Today we are launching a new course of restricted gifts for Canadian charities: “Restricted Gifts – Managing the Opportunities and Dangers of Restricted Charitable Gifts“.   For every course, I need to have a picture and for this one, I picked a horse.  Why a horse you might ask?   Is it because one of my staff people loves horses.  Perhaps.   But truthfully it is because there are two different extremes when it comes to thinking about a gift to a charity.  One can be summarized as “don’t look a gift horse in the mouth” – the donor is wonderfully generous, whatever they want we should give them, we should not ask too many questions and we should not seem in any way to be ungrateful.  On the other hand, is the image of the trojan horse – literally a donor through a “generous” gift causing tremendous problems for a charity.  Whether it is because the donor has a sketchy reputation, the donor is a very controlling personality and wants to continue controlling the funds or the donor has very specific ideas about how the funds should be spent which are at odds with those within the charity or may even seem like a great idea today but in a year or two perhaps not so much.  In the age of COVID-19 we see how tens of billions of dollars are inaccessible to help – often because of poorly thought through restricted gifts.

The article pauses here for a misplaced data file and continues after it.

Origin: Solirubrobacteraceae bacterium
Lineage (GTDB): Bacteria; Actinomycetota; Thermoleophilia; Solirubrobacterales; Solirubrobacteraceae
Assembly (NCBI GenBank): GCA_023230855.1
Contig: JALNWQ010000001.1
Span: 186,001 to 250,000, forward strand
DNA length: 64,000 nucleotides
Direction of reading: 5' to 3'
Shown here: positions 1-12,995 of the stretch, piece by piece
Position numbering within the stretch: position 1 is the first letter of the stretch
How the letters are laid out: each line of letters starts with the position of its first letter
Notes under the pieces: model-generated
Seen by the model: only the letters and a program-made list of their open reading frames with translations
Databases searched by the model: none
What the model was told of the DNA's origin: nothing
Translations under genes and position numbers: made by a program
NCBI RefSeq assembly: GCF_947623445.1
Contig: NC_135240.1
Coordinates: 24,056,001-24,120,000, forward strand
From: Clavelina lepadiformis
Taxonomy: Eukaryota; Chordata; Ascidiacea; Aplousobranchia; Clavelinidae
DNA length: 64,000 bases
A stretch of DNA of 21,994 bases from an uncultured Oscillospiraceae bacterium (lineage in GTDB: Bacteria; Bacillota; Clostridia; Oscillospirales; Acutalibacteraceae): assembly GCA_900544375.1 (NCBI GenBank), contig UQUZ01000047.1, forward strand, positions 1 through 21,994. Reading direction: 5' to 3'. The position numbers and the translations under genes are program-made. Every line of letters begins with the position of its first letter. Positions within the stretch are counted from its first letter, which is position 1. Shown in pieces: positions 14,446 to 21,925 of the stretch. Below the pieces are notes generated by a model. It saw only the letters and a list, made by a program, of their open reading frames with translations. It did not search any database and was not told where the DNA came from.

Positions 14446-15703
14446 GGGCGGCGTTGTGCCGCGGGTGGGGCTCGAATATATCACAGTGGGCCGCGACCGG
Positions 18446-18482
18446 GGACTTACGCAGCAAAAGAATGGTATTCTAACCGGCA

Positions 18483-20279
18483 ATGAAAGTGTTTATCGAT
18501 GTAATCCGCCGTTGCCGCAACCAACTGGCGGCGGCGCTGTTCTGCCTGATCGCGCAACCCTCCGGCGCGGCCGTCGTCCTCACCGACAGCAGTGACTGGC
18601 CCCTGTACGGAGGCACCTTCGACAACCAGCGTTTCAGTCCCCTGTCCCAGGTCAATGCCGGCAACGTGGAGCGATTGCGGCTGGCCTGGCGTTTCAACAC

Most gifts to Canadian charities are unrestricted.   However, every charity will have to deal with restricted gifts and if the process is not dealt with carefully, it can create huge problems for the charity and can diminish tremendously the effectiveness and impact of the donation. So this is an issue for both donors and the charity to worry about.

Fixing a poorly crafted restricted gift can be in some cases be anywhere from difficult to impossible.    It is much better to properly deal with restricted gifts – it is good for the charity, for legitimate donors and also beneficiaries.

Here is a description of the course:

Restricted Gifts – Managing the Opportunities and Dangers of Restricted Charitable Gifts

Restricted gifts are common and can in certain circumstances undermine the operations of the charity and the precious resources donated by philanthropists.

In a highly competitive charitable fundraising environment, it is important that Canadian charities have a plan to deal with restricted gifts. Gifts may be restricted as to their purposes (e.g. Scholarships) and to the timing of their expenditure (e.g. Long-term endowments). In this course we will look at:

  • Defining restricted gifts – legal and practical definitions
  • The strategic decision as to whether and how to accept restricted gifts
  • The regulatory framework for restricted gifts
  • Structuring donor and funding agreements
  • Applying new rules on existing endowment funds
  • The dangers of restricted funds and how they can perpetually haunt you.
  • Suggestions for avoiding problems with restricted gifts and some case studies on restricted gifts

This course will be of interest to charities including their board members, fundraising staff and financial management personnel. It will also be helpful to philanthropists and their advisors considering how to have maximum impact with their gifts and avoid major mistakes with gifts.

Find out more about the course.